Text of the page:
Some observers believe this is a big deal, given Apple's uncanny ability to lead consumer trends. According to Juniper Research, the launch of Apple Pay in the UK earlier this year heightened the awareness of mobile payment options among the public, making the system a potentially critical factor in increasing usage among consumers.

Canadian banks have had an awkward relationship with Apple and other technology giants, though. On the one hand, the banks are keen to give their customers the ability to do their banking and purchasing how they want, when they want – and Apple Pay fits with that mandate.

However, the banks also have spoken of technology companies as potential rivals, noting that Apple Pay can push down the profile of banks among their customers.

"The last thing anybody wants is to have someone between you and your customer, and that's what we now have in the payments space," Dave McKay, Royal Bank of Canada's chief executive officer, told a New York audience in March.

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There is also the issue of fees. When Apple Pay was launched in the United States in 2014, many U.S. banks rushed to offer the service to their customers. They reportedly agreed to pay Apple a fee of 0.15 per cent of all purchases, or 15 cents for every $100 – which a number of other banks now believe is onerous.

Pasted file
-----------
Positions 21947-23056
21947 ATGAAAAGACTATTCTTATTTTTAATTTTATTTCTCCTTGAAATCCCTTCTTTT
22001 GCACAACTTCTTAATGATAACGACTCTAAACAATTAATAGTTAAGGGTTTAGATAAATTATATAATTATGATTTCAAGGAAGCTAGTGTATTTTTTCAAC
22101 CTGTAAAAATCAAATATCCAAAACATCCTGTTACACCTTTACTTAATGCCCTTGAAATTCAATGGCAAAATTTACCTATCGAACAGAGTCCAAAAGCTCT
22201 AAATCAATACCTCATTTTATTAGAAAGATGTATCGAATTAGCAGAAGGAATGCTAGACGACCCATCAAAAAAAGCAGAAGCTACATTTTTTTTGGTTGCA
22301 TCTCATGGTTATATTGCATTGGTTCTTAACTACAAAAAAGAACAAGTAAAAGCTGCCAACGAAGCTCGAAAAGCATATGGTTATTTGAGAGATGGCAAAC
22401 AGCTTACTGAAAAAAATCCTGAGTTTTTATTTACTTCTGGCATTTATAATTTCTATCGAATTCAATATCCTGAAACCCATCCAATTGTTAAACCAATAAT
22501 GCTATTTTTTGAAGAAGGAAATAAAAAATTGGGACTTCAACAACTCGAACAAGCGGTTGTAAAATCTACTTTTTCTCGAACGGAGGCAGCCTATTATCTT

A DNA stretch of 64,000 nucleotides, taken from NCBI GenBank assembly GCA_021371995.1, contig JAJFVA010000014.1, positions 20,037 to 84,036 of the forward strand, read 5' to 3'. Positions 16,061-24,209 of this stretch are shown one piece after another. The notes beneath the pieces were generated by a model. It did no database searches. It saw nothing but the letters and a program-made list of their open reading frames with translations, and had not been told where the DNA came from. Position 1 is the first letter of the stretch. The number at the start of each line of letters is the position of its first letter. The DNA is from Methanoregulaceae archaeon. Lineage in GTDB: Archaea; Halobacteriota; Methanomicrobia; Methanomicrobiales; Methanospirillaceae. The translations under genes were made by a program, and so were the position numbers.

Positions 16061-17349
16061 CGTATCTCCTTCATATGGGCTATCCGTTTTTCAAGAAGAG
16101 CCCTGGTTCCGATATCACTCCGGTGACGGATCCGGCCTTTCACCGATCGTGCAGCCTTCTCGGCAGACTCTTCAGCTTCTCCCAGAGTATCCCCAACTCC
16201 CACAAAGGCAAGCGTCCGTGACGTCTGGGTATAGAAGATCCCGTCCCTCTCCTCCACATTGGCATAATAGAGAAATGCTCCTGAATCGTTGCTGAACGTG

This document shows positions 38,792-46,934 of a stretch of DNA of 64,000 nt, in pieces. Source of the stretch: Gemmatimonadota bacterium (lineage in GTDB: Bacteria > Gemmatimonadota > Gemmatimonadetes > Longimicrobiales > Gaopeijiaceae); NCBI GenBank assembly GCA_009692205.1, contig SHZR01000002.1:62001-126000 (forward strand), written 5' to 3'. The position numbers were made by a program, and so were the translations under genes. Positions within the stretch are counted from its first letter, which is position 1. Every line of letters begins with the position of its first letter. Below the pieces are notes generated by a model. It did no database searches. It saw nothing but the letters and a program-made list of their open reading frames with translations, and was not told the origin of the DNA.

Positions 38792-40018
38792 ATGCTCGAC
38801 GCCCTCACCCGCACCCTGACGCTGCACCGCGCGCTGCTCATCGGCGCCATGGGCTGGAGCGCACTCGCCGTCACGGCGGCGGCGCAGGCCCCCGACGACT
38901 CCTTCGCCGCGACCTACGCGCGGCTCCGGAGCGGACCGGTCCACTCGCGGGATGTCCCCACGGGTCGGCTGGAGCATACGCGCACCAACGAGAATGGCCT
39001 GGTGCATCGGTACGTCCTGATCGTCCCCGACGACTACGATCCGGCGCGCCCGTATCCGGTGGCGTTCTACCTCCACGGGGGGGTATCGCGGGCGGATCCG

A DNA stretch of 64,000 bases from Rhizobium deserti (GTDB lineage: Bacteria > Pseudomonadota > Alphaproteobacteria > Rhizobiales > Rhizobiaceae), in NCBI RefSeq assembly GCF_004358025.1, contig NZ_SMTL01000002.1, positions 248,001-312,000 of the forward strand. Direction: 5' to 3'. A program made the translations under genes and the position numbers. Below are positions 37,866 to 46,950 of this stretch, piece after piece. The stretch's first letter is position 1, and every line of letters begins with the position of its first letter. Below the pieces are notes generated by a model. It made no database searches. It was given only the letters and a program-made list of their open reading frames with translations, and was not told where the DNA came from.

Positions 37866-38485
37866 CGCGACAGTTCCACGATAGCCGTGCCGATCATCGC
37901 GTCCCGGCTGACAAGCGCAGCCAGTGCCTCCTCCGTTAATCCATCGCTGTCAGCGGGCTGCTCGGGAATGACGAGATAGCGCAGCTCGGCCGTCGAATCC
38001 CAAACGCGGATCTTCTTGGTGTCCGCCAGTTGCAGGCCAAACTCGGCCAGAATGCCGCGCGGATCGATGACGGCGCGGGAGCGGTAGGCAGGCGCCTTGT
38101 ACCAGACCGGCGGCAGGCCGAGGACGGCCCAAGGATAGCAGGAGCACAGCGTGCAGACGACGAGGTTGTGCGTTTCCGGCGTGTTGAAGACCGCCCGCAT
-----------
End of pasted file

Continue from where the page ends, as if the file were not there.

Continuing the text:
The Financial Times reported in July that UK banks struck an agreement with Apple for substantially lower fees, paying a few pence per 100-pound transaction.

Even then, Barclays was a notable holdout among UK banks during the initial rollout, preferring to focus on its own payments service called bBay, which allows consumers to pay with a variety of wearable devices, such as fobs and stickers, which can be pre-loaded with cash.

According to Robert Sedran, an analyst at CIBC World Markets, credit-card-fee revenue accounts for an average of just 2.9 per cent of the revenues of the Big Six. This suggests that even widespread use of Apple Pay wouldn't pose a big threat to the banks.

In the conference call with analysts, Mr. Cook said that Apple Pay is seeing double-digit growth in transactions.

However, some observers have noted that the adoption by consumers in the U.S. has been slow. Infoscout, a retail data analytics firm, said recently that the percentage of U.S. iPhone 6 users who have tried Apple Pay fell between March and June, to 13.1 per cent.

Editor's note: The online version of this story has been corrected to reflect the fact that Bank of Nova Scotia offers an American Express card.

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About the Author
Investing Reporter

David Berman has been writing about business and investing since 1995. He has written for a number of magazines, including Canadian Business and MoneySense. He worked at the Financial Post as an investing writer and daily columnist before moving to the Globe and Mail in 2008. More